But even as the white satin moth has extended its range in mountainous regions throughout North America and other parts of the Tahoe Basin, including lower Blackwood Canyon on the West Shore, it’s rare to find an aspen stand that suffered as acutely as the ones in the North Canyon. The reasons for that are not immediately clear.
“One thing jumps out to me right away,” says Mark Enders, a biologist with the Nevada Department of Wildlife. “These moths really started to show up in full force after a multi-year drought that took place last decade. There is no question that aspen stands stressed by drought are much more susceptible to other types of outbreaks.”
Examining the Evidence
Scientists like Tricia Maloney, with the Tahoe Research Environmental Center, say drought is likely a contributing factor, but more study is needed before offering a definitive conclusion.
Maloney is studying the aspen leaves, particularly to see if there are differences in chemistry between the trees that do well and those that get decimated by the moth.
“One thing with aspen is that repeated herbivory induces a chemical response,” Maloney says.
In other words, aspen, which have evolved alongside all sorts of insects, including butterflies, are typically adept at emitting chemicals through their leaf structure in order to ward off feeding insects.
Maloney says understanding the chemistry in the leaf samples may provide clues as to why the aspen stands in North Canyon fared so poorly and why certain individual trees were hit harder than others.
“Certain individuals are less tolerant,” she says. “Maybe they don’t have the right chemistry.”
Richardson has a parallel theory.
“Anecdotal evidence shows that individual trees and stands that have been burned have better defenses against the moth,” Richardson says. “Maybe trees that have some scorch kicked out a chemical compound that helps.”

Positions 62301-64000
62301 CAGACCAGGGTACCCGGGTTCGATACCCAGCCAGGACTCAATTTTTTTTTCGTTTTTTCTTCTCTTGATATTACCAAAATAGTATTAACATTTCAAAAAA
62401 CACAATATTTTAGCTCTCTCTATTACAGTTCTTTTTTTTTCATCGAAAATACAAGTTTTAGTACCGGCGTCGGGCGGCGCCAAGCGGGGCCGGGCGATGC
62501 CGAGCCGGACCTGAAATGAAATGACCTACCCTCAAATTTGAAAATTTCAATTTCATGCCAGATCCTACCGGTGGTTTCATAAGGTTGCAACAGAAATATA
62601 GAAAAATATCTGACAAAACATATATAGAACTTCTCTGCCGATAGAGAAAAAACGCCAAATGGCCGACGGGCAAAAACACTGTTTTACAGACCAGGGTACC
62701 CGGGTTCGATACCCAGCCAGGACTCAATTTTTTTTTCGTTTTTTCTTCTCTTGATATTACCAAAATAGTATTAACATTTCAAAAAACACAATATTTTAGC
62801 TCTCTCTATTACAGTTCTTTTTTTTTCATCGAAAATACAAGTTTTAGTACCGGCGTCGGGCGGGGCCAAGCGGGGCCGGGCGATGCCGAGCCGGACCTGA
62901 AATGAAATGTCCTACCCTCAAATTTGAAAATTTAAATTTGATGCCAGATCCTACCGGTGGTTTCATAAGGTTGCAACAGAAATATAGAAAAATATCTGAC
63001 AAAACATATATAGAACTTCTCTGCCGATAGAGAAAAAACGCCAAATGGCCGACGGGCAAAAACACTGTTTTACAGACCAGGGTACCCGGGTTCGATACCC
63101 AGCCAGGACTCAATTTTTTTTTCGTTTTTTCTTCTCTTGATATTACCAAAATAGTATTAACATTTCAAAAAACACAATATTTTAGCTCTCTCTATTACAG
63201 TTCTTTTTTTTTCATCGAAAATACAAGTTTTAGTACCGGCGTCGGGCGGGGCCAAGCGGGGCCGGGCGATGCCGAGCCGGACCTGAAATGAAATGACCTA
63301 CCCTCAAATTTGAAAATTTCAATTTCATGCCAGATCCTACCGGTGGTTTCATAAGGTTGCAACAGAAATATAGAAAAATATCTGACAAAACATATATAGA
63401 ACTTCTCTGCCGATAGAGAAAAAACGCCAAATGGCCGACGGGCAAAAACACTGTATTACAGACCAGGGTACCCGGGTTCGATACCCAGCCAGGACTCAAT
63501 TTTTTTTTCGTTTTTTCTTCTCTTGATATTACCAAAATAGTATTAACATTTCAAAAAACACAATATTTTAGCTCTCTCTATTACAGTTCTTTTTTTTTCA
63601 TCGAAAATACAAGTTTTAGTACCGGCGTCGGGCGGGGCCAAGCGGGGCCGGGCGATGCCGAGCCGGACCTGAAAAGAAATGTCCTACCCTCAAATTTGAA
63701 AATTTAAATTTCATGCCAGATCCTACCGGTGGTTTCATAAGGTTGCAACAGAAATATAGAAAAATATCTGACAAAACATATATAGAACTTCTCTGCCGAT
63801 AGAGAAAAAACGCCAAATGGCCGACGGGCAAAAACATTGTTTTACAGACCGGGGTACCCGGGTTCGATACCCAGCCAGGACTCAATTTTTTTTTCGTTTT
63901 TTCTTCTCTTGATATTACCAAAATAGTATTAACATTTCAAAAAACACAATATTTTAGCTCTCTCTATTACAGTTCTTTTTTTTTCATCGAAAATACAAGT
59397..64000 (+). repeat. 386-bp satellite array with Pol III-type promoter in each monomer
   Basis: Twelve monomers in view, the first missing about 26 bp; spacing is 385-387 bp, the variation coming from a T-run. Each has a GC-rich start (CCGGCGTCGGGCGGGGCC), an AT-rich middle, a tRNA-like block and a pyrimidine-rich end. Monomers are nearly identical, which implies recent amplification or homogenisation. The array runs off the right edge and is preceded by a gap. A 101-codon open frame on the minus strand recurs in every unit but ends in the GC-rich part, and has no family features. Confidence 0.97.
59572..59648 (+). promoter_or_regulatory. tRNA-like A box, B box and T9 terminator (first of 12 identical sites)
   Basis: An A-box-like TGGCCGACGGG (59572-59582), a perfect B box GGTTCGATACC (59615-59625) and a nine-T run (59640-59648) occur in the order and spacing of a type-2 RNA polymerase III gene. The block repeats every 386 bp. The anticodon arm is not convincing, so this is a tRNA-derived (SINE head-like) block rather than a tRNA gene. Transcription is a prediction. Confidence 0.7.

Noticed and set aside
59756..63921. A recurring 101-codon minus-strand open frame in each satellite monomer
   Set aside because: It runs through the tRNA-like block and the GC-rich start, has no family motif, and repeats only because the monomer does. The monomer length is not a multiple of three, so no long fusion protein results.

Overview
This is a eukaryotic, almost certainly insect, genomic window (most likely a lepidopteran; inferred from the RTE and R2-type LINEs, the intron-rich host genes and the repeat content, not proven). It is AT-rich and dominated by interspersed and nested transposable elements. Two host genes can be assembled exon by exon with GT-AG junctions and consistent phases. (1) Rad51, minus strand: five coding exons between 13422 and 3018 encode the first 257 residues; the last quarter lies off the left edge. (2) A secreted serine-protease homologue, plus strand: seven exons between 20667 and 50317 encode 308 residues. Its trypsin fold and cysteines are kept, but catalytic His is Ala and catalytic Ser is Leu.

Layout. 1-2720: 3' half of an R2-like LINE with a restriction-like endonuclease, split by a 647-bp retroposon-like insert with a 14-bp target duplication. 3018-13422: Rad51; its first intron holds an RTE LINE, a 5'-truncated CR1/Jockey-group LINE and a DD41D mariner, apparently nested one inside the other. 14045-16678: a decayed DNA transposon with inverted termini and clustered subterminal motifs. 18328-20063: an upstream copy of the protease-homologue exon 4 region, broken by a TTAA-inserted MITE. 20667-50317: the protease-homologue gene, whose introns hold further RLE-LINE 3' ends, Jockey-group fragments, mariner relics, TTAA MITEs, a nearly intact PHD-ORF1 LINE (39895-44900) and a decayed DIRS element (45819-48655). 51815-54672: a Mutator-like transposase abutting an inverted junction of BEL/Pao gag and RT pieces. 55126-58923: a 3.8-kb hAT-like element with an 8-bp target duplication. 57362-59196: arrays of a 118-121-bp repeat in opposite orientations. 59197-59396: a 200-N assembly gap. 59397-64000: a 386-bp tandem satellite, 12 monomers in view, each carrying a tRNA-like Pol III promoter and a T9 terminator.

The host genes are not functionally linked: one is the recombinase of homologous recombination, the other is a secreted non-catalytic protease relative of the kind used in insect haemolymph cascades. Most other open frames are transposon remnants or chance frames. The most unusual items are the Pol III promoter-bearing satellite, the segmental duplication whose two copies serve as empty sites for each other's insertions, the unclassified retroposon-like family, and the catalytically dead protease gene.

Copetto frets that maybe the restoration project she helmed had an unintended effect in allowing the caterpillars easier access to saplings, which led to a boom in moth population.
“I don’t think it’s true, but it’s a legitimate question you have to ask yourself,” she says.
Perhaps the answer is genetic.
“There is inherent genetic variation at play here,” Maloney says. “I would not be surprised if certain trees carry certain genotypes that create a defense mechanism that allows certain trees to go untouched.”
Others theorize that predators like wasps have discovered the white satin moth’s favorite hideouts since their explosion a couple of years ago and have begun controlling the population.
The only thing really clear at this point is that further study is necessary to achieve a better understanding of the nature and scope of the problem.
“That’s one of the problems with having an invasive species with a relatively recent arrival,” Enders says. “We don’t have a ton of information. We are more in a learning mode than a response mode.”
An Uncertain Future
But while the unknown prompts some anxiety in the scientific community at Tahoe, the good news is that 2018 appears to be the apex of the white satin moth invasion, as 2019 was not as bad.
However, the coronavirus outbreak, which has affected every corner of life in America in 2020, has made its presence felt in this particular ecological drama as well.
Maloney is concerned the funding for further tests of defense chemistry might not be there due to dwindling budgets caused by the economic recession. A few of the scientists interviewed for this story, particularly those associated with federal agencies, were not allowed into the field during June due to concerns over the pandemic, meaning monitoring has suffered.
But Shaw says he is still at Lake Tahoe Nevada State Park every day, observing the forest.
“The aspens look better this year than they have in the past,” he says. “There’s a lot of variation, of course. The lower end of the canyon looks better than the mid-portion.”
However, Shaw worries that even as the moths become more manageable, the aspen stands that are so indelible to Tahoe’s rich landscape will face other, more pernicious problems.
“The trees are more susceptible during dry periods,” he says. “With this warming trend and a pattern of more rain, less snow, and storms with more energy and more wind, we will have to continue monitoring them.”
For now, the 5-mile chain of aspens that carpets North Canyon will continue to tremble in the breeze and turn gold in the fall.
Many of the trees are poised to persist, carrying the glyphs that testify to a human history and a period of natural history that once flourished in the Tahoe Basin but has long since dwindled, leaving more uncertainty in its wake.
Matthew Renda is a Santa Cruz–based reporter and former Tahoe resident.